GPCRs are the subjects of intense drug discovery efforts. Orthosteric drugs, which target the natural hormone binding site of GPCRs, are the most common therapeutics. However orthosteric drugs often have problems with subtype selectivity, as orthosteric binding pockets are highly conserved among GPCRs of the same subfamily, for examples the nine adrenergic receptors in human. Allosteric drugs are more likely to be subtype selective because they bind to less conserved regions. Recently, many GPCR structures bound with a variety of allosteric modulators have been reported. Most of these structures have been solved with negative allosteric modulators (NAMs), which stabilize receptors in their inactive state. Before the publication of this paper, only one active GPCR bound to a small molecule positive allosteric modulator (PAM) has been reported, namely, the structure of M2 muscarinic acetylcholine receptor bound with LY2119620, which was solved by Brian Kobilka’s research group at Stanford in 2013 (Kruse et al., 2013).
The Beta2 adrenergic receptor (β2AR) belongs to the GPCR family and plays essential roles in cardiovascular and respiratory physiology. Orthosteric agonists for the β2AR are commonly used to treat asthma and chronic obstructive lung disease. In 2017, Prof. Brian Kobilka’s group at Tsinghua University and Prof. Robert Lefkowitz’s group at Duke University jointly reported the first crystal structure of the β2AR bound to an intracellular negative allosteric modulator Cmpd-15(Liu et al., 2017). Recently, Prof. Robert Lefkowitz’s group discovered Cmpd-6 as a positive allosteric modulator for the β2AR through screening DNA encoded libraries (Ahn et al., 2018). Cmpd-6 exhibits robust positive cooperativity with orthosteric agonists and transducers like G protein and arrestin.
Prof. Brian Kobilka’s research group and Prof. Robert Lefkowitz’s research group established a collaboration to determine the complex structure of the active state β2AR bound with Cmpd-6. However the initial trials failed, no electron density was observed for Cmpd-6. The researchers reasoned that it was due to Cmpd-6’s micromolar affinity and poor solubility. Prof. Robert Lefkowitz’s group further optimized the compound by adding a free carboxylic acid group to its terminal amide site (previously used for conjugating its DNA tag) to get an analog (Cmpd-6FA) with better solubility. Dr. Xiangyu Liu and colleagues in Prof. Brian Kobilka’s group found that the compounds were more soluble in solutions with high concentration of PEG400 and successfully crystallized active state β2AR and solved the structure at a resolution of 3.2 Å. Cmpd-6FA bound to a pocket formed by transmembrane (TM) helices 2, 3, 4 and intracellular loop 2 (ICL2). (Figure 1).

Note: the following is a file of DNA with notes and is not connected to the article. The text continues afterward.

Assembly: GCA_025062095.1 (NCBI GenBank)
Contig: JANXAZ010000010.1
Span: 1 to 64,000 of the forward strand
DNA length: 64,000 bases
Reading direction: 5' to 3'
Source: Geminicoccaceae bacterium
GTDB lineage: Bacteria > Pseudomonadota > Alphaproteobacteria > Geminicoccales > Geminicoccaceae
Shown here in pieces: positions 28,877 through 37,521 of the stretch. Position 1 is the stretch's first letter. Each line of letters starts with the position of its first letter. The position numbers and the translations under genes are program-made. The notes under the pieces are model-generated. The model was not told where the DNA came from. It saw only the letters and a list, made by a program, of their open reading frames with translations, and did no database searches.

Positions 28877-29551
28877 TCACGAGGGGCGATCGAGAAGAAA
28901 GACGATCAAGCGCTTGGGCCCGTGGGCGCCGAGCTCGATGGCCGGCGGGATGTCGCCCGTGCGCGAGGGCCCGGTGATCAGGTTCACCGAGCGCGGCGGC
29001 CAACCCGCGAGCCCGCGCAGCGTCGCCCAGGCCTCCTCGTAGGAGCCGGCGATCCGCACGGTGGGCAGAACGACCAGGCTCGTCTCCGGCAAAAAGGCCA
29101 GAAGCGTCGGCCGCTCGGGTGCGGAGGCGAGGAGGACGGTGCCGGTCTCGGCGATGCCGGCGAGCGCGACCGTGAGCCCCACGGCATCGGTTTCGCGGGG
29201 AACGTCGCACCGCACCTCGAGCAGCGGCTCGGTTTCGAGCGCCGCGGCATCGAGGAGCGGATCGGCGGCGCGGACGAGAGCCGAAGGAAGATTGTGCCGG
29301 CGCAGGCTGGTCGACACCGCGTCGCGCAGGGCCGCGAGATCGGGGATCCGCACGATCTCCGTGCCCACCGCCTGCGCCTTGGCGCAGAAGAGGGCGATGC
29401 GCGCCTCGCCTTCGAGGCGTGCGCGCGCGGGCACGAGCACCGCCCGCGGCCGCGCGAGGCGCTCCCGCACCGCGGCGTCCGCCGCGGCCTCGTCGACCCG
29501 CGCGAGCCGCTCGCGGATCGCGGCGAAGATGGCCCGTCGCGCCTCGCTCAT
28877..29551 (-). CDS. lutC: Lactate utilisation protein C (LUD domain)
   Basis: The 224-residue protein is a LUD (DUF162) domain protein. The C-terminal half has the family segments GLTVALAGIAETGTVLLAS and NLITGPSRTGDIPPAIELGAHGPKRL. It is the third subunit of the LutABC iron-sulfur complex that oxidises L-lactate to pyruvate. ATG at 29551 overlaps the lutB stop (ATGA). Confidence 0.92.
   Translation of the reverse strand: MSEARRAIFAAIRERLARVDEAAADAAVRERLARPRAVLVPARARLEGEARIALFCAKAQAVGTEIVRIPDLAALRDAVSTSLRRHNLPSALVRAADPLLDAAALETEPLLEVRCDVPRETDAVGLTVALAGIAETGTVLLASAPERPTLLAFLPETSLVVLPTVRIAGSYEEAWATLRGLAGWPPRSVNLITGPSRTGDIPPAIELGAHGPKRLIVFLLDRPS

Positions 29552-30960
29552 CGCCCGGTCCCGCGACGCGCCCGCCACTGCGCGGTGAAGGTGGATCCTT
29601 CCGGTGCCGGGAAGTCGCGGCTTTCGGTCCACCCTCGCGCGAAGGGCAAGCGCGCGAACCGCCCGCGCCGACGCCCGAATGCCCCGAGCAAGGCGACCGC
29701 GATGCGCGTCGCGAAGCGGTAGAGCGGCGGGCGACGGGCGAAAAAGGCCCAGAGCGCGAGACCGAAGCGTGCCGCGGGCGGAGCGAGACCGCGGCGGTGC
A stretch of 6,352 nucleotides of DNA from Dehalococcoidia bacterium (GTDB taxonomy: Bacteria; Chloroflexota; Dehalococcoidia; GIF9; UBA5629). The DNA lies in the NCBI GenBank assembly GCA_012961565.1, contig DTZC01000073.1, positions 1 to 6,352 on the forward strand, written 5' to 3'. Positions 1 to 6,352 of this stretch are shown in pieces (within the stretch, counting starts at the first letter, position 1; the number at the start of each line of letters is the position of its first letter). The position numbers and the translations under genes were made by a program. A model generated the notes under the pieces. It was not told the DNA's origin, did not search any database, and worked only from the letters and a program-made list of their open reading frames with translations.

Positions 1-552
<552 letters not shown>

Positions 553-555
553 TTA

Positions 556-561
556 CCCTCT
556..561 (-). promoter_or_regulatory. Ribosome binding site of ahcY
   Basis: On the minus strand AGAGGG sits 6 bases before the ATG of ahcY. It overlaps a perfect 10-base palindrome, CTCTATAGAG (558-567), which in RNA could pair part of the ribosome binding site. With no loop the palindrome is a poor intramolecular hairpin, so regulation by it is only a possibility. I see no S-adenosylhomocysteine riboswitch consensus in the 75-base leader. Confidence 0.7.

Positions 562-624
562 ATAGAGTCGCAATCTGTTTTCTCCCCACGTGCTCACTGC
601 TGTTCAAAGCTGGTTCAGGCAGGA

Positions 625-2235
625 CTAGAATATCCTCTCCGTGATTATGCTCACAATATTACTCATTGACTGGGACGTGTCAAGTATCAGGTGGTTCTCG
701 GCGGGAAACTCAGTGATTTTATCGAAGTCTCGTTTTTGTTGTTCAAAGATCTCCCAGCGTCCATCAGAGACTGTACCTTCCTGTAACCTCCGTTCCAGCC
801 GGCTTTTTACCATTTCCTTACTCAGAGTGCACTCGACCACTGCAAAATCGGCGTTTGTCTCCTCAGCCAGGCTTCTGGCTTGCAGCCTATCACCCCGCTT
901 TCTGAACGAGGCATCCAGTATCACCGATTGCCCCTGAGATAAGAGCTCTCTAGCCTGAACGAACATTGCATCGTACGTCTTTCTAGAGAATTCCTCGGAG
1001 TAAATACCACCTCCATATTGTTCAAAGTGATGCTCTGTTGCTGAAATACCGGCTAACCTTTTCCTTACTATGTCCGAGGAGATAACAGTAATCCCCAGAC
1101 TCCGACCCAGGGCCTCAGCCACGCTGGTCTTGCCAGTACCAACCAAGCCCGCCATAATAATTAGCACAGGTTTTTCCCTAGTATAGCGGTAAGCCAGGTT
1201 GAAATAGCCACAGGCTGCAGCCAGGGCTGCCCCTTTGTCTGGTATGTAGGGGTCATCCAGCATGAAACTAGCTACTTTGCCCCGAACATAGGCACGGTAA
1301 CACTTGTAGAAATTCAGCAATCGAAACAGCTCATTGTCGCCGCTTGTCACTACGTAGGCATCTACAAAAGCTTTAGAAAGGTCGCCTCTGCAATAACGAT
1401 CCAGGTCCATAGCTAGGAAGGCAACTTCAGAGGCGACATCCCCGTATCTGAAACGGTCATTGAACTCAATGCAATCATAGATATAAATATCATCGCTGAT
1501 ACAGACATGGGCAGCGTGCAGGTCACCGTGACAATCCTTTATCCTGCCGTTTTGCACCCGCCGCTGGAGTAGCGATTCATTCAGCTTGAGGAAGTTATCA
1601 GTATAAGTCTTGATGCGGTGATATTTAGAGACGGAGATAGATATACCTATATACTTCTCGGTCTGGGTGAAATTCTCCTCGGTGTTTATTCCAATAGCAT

Ahn, S., Pani, B., Kahsai, A.W., Olsen, E.K., Husemoen, G., Vestergaard, M., Jin, L., Zhao, S., Wingler, L.M., Rambarat, P.K., et al. (2018). Small-Molecule Positive Allosteric Modulators of the beta2-Adrenoceptor Isolated from DNA-Encoded Libraries. Mol Pharmacol 94, 850-861.
Kruse, A.C., Ring, A.M., Manglik, A., Hu, J., Hu, K., Eitel, K., Hubner, H., Pardon, E., Valant, C., Sexton, P.M., et al. (2013). Activation and allosteric modulation of a muscarinic acetylcholine receptor. Nature 504, 101-106.
Liu, X., Ahn, S., Kahsai, A.W., Meng, K.C., Latorraca, N.R., Pani, B., Venkatakrishnan, A.J., Masoudi, A., Weis, W.I., Dror, R.O., et al. (2017). Mechanism of intracellular allosteric beta2AR antagonist revealed by X-ray crystal structure. Nature 548, 480-484.
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